Purpose To report the long-term outcomes of Boston keratoprosthesis type I (B-KPro type I) implantation in the management of severe ocular surface disorders.
Methods Retrospective case series. Patients who underwent B-KPro type I implantation at the People’s Liberation Army General Hospital were enrolled between March 2011 and September 2019. Data regarding visual acuity (VA), B-KPro type I retention and postoperative complications were recorded and analysed.
Results A total of 103 eyes of 100 patients who underwent B-KPro type I implantation were included. The main indications were chemical burn (59.2%), ocular trauma (25.2%), herpetic keratitis (11.7%) and autoimmune diseases (3.9%). The percentage of eyes with postoperative VA of 10/200 or better was 82.7% at 6 months, 82.8% at 12 months, 77.9% at 2 years, 72.4% at 3 years, 71.1% at 4 years, 69.4% at 5 years, 58.9% at 6 years, 56.8% at 7 years and 42.9% at 8 years. Preoperatively, 8.7% eyes were diagnosed with new-onset glaucoma. Retroprosthetic membrane formation occurred in 19.4% eye. Corneal melting occurred in 18.4% eyes. Sterile vitritis was diagnosed in 4.9% eyes and infectious endophthalmitis in 2.9% eyes. Retinal detachment occurred in 0.9% eyes.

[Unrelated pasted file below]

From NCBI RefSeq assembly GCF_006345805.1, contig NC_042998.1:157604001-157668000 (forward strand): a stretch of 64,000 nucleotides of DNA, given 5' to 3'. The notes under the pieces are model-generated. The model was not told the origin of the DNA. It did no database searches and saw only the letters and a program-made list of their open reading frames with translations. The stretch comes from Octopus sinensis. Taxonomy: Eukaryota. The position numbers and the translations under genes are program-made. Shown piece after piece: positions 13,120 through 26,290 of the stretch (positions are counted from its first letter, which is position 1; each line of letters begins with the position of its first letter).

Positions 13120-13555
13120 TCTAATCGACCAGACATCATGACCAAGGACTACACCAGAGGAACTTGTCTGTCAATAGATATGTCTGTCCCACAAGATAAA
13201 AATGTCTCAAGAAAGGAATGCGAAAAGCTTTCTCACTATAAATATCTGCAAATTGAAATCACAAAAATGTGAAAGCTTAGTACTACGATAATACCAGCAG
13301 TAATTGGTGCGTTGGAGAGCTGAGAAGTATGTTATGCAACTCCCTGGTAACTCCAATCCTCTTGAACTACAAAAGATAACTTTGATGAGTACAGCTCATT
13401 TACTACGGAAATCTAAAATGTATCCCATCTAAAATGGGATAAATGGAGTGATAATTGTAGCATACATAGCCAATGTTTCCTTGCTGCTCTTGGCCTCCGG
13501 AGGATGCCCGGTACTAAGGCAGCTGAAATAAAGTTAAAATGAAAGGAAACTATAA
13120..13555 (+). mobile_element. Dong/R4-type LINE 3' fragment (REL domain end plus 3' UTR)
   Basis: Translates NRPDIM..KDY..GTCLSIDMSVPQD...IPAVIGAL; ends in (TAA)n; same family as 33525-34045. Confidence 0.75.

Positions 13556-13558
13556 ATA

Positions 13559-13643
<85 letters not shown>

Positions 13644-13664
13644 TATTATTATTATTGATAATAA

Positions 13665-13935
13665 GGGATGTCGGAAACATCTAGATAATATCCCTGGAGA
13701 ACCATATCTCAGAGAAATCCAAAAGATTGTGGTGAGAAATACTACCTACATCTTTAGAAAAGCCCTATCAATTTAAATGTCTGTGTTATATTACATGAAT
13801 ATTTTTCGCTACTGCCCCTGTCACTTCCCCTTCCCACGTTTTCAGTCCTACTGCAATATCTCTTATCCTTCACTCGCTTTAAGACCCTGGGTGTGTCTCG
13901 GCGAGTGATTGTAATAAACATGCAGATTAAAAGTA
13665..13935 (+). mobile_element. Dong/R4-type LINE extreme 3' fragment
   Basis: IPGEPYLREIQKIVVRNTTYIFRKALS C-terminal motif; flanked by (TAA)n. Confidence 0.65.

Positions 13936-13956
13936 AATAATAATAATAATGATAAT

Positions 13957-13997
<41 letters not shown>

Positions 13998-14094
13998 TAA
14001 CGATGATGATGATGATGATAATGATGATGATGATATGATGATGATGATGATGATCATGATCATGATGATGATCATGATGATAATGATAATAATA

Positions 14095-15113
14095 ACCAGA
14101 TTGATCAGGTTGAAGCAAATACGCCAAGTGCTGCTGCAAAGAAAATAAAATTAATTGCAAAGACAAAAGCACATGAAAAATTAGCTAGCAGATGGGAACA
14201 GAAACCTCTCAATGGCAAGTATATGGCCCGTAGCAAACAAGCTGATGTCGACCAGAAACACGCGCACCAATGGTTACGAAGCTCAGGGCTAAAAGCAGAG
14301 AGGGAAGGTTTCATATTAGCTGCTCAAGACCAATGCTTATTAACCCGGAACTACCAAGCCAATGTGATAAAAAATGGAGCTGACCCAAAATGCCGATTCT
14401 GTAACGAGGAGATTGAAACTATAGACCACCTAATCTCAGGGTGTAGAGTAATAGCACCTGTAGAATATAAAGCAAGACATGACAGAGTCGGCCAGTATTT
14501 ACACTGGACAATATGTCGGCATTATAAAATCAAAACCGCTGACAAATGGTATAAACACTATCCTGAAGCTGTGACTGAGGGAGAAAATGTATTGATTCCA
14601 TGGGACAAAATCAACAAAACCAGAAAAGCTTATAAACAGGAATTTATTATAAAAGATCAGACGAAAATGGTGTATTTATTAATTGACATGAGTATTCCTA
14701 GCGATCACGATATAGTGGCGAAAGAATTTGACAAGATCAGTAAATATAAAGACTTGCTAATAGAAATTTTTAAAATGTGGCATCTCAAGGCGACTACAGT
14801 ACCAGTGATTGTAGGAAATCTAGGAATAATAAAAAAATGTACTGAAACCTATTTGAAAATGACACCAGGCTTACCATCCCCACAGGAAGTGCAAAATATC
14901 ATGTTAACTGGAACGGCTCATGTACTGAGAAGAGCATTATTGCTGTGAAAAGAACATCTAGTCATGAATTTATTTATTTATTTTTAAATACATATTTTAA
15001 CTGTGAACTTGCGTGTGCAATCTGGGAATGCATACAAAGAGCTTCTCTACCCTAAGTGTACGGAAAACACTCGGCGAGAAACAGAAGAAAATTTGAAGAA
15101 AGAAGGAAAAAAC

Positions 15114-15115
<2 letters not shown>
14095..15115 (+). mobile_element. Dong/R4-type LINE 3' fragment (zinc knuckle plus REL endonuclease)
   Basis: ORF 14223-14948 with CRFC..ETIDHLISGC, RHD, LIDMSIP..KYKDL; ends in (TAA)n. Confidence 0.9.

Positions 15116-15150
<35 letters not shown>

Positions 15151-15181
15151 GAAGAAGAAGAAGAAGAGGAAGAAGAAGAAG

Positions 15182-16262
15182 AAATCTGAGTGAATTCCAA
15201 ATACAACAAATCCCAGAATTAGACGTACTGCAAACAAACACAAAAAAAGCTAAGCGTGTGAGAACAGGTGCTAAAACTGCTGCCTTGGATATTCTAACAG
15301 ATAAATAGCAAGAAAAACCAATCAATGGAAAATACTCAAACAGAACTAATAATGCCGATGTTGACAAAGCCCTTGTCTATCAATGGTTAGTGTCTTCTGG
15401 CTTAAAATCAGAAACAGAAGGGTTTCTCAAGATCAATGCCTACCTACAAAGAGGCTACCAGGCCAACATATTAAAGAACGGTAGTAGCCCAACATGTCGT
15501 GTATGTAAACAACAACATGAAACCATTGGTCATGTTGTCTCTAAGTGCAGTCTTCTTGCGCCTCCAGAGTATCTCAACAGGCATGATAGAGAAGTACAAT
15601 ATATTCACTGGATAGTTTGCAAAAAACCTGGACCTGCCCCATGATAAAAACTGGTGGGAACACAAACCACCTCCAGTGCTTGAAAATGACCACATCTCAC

Conclusions In a Chinese patient group, B-KPro type I is a viable option for treating severe ocular surface disorders in eyes where conventional keratoplasty would have a poor prognosis, especially in patients with chemical and thermal burns. Improved visual outcomes and high retention rate can be achieved and maintained in most cases.
- ocular surface
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